Rehab:‘We can’t eat cut’

Friday, October 31, 2008

WASHINGTON--The complex rehab industry continues to build its case for a carve out from the 9.5% nationwide cut, even though its prospects appear slim, at least this year.

In late September, NCART released the results of a survey that found 95% of 184 responding complex rehab providers will reduce or eliminate product choice due to the Jan. 1, 2009, cut; 87% will reduce or eliminate off-site assessments and evaluations; and 88% will reduce or eliminate the availability of demo equipment.

Additionally, 91% of respondents say the cut will have an impact on their ability to perform repairs, especially in a patient’s home.

“The purpose of the survey is to show consumers, clinicians and policymakers that we can’t eat this cut,” said Sharon Hildebrandt, NCART’s executive director. “Something’s going to happen. Product choice and services are going to change.”

The survey is the latest attempt by the industry to defend itself against reimbursement cuts. Earlier this year, it released a report, conducted by the University of Rochester’s Simon Graduate School of Business, that found providers of high-end wheelchairs make, on average, a 5% profit.

The industry also plans to release initial results of a broader study by Georgia Tech University and the University of Buffalo in 2009.

It’s unlikely that members of Congress will move to carve out complex rehab this year, because they’ve already carved out the product category from national competitive bidding, industry sources said. They also have a growing financial crisis and a Nov. 4 election to worry about.

But the industry must continue collecting data and building its case, industry sources said.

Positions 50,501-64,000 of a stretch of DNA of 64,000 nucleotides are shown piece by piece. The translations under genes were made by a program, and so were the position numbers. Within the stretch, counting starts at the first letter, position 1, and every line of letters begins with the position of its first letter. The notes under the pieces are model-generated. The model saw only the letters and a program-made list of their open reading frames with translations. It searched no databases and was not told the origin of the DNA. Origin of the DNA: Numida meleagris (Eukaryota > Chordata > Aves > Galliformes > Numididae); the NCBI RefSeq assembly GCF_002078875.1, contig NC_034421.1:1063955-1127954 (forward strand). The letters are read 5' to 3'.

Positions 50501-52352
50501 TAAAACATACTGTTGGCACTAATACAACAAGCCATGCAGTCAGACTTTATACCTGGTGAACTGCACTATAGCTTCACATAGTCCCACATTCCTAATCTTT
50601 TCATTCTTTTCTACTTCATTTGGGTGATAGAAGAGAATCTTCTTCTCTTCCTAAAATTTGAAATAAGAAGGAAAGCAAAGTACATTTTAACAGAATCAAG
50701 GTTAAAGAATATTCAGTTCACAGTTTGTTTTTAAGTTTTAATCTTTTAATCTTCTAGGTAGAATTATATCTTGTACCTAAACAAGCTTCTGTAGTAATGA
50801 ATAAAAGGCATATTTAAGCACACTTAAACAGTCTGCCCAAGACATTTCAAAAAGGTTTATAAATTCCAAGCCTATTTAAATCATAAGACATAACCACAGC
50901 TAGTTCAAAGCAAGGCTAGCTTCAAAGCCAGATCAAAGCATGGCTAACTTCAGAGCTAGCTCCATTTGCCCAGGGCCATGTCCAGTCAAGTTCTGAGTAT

“We need to be ready for current and future discussions,” said Don Clayback, vice president of government relations for The MED Group and part of NCART’s executive leadership.

In the meantime, the industry will monitor the real-time impact of the cut. It expected the first impact to be felt as early as October, when providers, working on a 60- to 90-day cycle, began placing orders for early next year.

Approaching Jan. 1, providers will have tougher and tougher decisions to make, industry sources said.

“They’ll be able to survive if they’re willing to tell consumers, ‘No,’” said Simon Margolis, executive director of NRRTS and a liaison to NCART’s board of directors. “They’re going to have to learn to say, ‘It’s not that you don’t deserve that chair, but Medicare won’t pay for it.’ We have to share the impact with consumers. If we don’t, they’ll never understand and neither will Congress.”

The industry’s concerns have been heard by at least one consumer group, according to Seth Johnson, vice president of government relations for Pride Mobility Products and vice-chair of AAHomecare’s Rehab and Assistive Technology Council. On Sept. 19, the American Association of People with Disabilities sent a letter to Sen. Max Baucus, D-Mont., chairman of the powerful Finance Committee, urging him to carve out complex rehab from the cut.

“It is essential that Medicare maintain the current payment rate for these specialized wheelchairs and parts to avoid exacerbating the disability condition and limiting independence for users,” the letter states.